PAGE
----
Here is a recent study which may give you a bit more info on the topic of geriatric use of capecitabine (Xeloda)
= "oral" chemo version of a 5FU, which is a pro-drug
, the body metabolizes into active chemohttp://www.current-oncology.com/index.p ... /3516/2499
Toxicity is less with dose-reduced capecitabine than with historical full-dose capecitabine, with only a small trade-off in efficacy, seen as a lower objective response rate. The improved tolerability could lead to an increased number of cycles of therapy, and pfs appears to be consistently higher at the lower dose. Those observations should, in the absence of a head-to-head clinical trial, be viewed as compelling evidence that 1000 mg/m2, or even 750 mg/m2, twice daily is an appropriate dose in elderly or frail patients with acrc.
Their use of a lower dose does target lower side effects with little change in efficacy, and even considers the use of longer term treatment with overall higher progression free survivals.
MY input :
I had oral chemo with Xeloda, with various doses, before and after resection = tolerable for a 55 - 59 year old Stage IV patient
My father (86) did not do well on his chemo for mesothelioma (( a different chemo )) but was OK with surgery and IMRT radiation therapy.
I believe that stronger chemo = FOLFOX would not likely benefit your Dad's quality of life at his age = JMO.
I was there to advocate ...VOCALLY and aggressively for my father .... so if you can be there too,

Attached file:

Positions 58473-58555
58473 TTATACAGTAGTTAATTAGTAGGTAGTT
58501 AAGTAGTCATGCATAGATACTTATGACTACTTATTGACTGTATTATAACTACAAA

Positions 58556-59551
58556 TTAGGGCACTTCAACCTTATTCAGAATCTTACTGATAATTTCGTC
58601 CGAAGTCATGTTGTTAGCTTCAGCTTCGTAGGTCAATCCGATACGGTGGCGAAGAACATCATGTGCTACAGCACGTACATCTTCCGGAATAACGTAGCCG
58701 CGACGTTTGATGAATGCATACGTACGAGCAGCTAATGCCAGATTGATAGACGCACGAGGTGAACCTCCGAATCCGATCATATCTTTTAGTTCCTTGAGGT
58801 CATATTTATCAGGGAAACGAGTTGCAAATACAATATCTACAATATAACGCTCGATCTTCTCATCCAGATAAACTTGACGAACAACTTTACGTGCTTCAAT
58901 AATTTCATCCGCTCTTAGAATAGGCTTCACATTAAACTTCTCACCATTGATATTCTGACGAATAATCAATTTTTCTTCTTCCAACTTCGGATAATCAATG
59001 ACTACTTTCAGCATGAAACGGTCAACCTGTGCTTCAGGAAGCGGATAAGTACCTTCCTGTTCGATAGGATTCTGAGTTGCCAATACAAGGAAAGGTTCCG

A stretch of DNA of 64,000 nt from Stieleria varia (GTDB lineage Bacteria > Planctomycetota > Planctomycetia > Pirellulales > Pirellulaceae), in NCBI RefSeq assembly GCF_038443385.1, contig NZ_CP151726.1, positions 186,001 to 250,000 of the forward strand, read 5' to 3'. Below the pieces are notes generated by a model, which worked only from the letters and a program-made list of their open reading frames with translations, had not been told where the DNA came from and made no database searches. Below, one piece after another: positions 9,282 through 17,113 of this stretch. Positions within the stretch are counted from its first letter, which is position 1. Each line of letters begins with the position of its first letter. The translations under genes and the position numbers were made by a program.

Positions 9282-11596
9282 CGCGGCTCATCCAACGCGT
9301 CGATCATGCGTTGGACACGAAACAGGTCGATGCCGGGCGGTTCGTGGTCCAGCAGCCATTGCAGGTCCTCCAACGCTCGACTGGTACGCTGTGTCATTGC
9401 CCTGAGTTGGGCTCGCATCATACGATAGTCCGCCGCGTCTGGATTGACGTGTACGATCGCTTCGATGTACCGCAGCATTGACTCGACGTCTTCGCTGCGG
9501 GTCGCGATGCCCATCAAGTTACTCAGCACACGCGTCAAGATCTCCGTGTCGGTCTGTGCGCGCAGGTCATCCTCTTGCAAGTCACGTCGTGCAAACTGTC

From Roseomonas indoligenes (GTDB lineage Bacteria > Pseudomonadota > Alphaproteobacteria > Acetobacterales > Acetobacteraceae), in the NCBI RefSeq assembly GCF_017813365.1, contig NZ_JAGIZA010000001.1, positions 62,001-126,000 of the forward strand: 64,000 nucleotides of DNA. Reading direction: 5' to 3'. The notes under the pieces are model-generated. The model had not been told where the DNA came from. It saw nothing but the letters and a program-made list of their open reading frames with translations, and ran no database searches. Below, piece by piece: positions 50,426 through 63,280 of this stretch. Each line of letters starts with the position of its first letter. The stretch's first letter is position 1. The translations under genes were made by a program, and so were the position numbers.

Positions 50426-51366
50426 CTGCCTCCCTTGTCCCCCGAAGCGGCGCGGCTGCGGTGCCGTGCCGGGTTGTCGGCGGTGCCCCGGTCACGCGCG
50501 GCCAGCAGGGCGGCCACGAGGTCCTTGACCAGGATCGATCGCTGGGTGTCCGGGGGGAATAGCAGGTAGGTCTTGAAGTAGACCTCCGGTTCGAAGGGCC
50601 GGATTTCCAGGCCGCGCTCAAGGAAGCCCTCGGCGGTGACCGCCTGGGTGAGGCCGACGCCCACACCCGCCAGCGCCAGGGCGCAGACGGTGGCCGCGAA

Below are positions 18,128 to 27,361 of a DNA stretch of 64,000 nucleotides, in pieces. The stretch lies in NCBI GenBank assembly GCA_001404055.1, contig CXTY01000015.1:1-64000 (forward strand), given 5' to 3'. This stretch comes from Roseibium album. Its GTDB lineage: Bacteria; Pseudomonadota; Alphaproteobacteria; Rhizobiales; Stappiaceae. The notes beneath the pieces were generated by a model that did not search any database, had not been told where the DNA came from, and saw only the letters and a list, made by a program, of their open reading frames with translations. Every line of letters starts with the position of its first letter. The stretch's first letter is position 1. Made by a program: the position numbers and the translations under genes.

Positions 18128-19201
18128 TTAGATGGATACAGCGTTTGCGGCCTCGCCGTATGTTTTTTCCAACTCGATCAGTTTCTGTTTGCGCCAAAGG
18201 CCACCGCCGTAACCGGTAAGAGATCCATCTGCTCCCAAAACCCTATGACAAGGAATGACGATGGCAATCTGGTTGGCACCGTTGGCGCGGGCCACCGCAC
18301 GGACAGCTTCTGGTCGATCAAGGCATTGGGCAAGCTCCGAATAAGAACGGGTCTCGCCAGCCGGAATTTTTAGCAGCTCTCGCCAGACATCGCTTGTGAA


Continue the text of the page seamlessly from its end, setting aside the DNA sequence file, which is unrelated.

maybe consider the lower dose oral chemo and remember
... IT IS HIS BODY AND HIS LIFE .. so if Dad says ENOUGH ! ...
you can always reduce the dose more, change options .... or quit, it is HIS
Another point I have to mention :
80 year old patient ..... the docs will be looking at and SHOULD be talking with you/Dad about the "benefit" of doing chemo at his age
REGARDLESS of efficacy / toxicity etc.
sorry just the way the medical system works and I believe you may have encountered this thought process :how long would the patient live without advanced treatments ?
how long would the patient live with advanced treatments ?
what is the "cost" = toll on the patient to DO treatment ? ... at what benefit
what is the "cost" = toll on the patient to NOT DO treatment ?... at what benefit
I have walked in your shoes as caregiver
I am still "walking" in your father's shoes today as patient
PM me anytime as this is not an easy path you are on
BUTT ... you have friends here